By Jim Bastian
Journal Sports Writer
NEW ULM - It's called taking over a game.
Brandon Polesky scored the final 14 points of the game to lead the Sleepy Eye to a 52-48 win against New Ulm Cathedral in Tomahawk Conference boy's basketball on Friday night.
Polesky finished his night's work with a game-high 32 points.
Jack Schwartz paced Cathedral (7-14, 3-10 Tomahawk) with 14 points. Collin Helget added 12.
"This was a tough loss for us," said Cathedral coach Alan Woitas, who saw his team see its two-game winning streak snapped. "We had been playing real well the last couple of weeks. The kids competed tonight but we did not make enough shots to win."
The Greyhounds led Sleepy Eye 41-36 before Lane Trebesch sank two free throws to cut the lead to three with 5:43 left in the game.
Enter 6-foot-2 Polesky, who hit a jumper then sank two free throws followed by a drive to the basket for a 44-41 Indians' lead.
Polesky and Helget exchanged baskets to tie the game at 46-46. That was when Polesky outscored Cathedral 6-2 to secure the win.
"I was lucky to get the ball at the end and make some crucial free throws," said Polesky, who scored 22 of his points in the second half. "My teammates did a good job on defense - this was a nice team win."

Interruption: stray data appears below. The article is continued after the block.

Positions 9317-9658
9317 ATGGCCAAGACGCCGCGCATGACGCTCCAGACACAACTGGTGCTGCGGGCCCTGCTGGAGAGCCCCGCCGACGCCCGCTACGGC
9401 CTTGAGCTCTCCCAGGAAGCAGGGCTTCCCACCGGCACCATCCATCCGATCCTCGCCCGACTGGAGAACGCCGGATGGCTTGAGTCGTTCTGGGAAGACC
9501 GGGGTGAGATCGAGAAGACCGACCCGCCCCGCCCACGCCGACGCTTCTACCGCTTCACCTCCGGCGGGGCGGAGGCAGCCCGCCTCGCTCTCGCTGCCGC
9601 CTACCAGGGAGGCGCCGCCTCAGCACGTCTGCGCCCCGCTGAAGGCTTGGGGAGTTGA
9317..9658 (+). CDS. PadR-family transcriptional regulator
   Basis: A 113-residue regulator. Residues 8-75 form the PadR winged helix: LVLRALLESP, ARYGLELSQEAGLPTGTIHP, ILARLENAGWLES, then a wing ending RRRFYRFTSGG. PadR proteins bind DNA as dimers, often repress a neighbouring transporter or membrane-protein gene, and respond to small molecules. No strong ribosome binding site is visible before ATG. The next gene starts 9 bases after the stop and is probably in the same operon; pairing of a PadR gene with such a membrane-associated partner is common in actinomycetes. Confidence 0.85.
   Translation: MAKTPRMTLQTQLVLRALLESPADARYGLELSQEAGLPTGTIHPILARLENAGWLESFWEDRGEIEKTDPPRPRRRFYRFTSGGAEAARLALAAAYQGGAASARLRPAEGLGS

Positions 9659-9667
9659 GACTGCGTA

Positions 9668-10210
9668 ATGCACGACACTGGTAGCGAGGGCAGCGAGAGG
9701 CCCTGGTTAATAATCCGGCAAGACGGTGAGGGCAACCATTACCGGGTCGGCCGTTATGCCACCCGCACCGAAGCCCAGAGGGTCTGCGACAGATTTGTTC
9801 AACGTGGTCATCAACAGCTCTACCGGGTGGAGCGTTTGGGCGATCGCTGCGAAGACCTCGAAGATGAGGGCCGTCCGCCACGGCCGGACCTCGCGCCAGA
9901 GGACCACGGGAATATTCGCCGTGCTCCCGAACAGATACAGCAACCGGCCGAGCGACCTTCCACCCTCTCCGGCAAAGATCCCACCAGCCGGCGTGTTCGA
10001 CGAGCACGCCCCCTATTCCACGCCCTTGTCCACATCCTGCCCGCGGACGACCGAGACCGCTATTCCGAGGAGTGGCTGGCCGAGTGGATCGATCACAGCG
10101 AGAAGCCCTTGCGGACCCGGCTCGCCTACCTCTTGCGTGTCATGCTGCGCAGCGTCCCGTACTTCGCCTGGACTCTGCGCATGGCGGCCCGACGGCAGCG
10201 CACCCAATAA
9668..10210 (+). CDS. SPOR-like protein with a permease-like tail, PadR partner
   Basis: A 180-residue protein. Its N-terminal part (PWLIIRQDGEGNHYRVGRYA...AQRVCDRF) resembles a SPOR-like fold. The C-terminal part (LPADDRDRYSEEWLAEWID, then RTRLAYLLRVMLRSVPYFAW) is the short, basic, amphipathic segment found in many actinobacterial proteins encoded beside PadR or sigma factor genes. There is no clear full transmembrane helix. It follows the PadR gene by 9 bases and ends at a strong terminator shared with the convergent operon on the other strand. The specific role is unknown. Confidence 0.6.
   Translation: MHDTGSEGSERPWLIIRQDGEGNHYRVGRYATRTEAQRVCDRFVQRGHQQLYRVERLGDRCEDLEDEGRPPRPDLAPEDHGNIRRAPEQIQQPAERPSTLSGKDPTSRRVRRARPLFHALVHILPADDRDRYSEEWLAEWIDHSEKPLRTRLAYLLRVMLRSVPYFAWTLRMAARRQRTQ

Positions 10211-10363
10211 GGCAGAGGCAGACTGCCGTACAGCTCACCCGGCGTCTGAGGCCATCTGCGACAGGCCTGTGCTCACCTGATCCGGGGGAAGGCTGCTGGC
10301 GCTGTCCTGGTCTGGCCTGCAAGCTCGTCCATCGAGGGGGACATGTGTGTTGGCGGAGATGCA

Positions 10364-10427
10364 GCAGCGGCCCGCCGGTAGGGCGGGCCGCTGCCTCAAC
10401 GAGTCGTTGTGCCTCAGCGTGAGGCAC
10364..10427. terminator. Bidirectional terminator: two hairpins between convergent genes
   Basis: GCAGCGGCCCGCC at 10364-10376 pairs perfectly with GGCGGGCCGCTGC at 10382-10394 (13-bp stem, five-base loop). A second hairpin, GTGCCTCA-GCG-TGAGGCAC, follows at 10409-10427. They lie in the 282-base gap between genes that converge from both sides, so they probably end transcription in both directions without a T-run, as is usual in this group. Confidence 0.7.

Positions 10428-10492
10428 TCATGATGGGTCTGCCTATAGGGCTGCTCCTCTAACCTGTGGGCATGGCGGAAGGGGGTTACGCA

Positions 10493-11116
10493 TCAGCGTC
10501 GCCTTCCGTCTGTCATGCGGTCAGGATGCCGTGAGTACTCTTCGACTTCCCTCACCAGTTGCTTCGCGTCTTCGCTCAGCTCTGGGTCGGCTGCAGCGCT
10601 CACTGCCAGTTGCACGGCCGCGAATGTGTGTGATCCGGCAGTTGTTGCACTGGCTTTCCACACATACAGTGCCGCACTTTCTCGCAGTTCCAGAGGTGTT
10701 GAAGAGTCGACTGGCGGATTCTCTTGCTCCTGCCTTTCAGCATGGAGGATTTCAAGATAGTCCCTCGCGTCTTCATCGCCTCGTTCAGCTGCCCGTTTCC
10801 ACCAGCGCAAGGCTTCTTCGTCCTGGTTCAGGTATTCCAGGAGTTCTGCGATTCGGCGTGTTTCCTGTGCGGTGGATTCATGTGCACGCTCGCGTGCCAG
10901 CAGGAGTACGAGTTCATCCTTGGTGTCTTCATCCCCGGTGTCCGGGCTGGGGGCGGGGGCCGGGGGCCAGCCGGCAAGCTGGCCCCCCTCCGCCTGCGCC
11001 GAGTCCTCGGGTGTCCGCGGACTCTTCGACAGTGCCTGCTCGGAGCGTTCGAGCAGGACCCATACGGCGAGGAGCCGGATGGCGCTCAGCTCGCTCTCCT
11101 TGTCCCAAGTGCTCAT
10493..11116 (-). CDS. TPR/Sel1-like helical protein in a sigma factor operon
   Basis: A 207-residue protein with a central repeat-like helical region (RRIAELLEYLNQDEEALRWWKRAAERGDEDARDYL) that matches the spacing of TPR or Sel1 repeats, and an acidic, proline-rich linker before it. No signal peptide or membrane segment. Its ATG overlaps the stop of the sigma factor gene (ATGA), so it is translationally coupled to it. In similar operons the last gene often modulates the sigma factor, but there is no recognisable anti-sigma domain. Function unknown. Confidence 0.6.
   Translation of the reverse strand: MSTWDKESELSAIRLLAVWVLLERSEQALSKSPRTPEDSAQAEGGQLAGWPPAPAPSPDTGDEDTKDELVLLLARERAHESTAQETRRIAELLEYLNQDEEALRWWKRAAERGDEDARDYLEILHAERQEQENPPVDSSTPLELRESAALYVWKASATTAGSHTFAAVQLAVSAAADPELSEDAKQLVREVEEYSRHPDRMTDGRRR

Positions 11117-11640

Both the Indians and the Greyhounds could not shake each other for most of the game. Cathedral took its biggest lead of the game at 22-13, spurred by a Schwartz's 3-pointer coupled with a basket from James Herzog.
However, the Indians (6-15, 3-10) cut the lead to 22-20 on baskets from Isaiah Krumbach, Juan Montemayer and Polesky.
Michael Skillings' 3-pointer opened up the second half to lift Cathedral to a 25-20 lead. But that was the biggest lead that either team would have in the second half as they tied twice before the Greyhounds held another five-point lead at 41-36 before Polesky and the Indians began their late run.
"They are a real scrappy team," said Sleepy Eye coach Brian Polesky. "We did not get many open looks in the first half but we did a better job of getting to the basket and the free-throw line in the second half."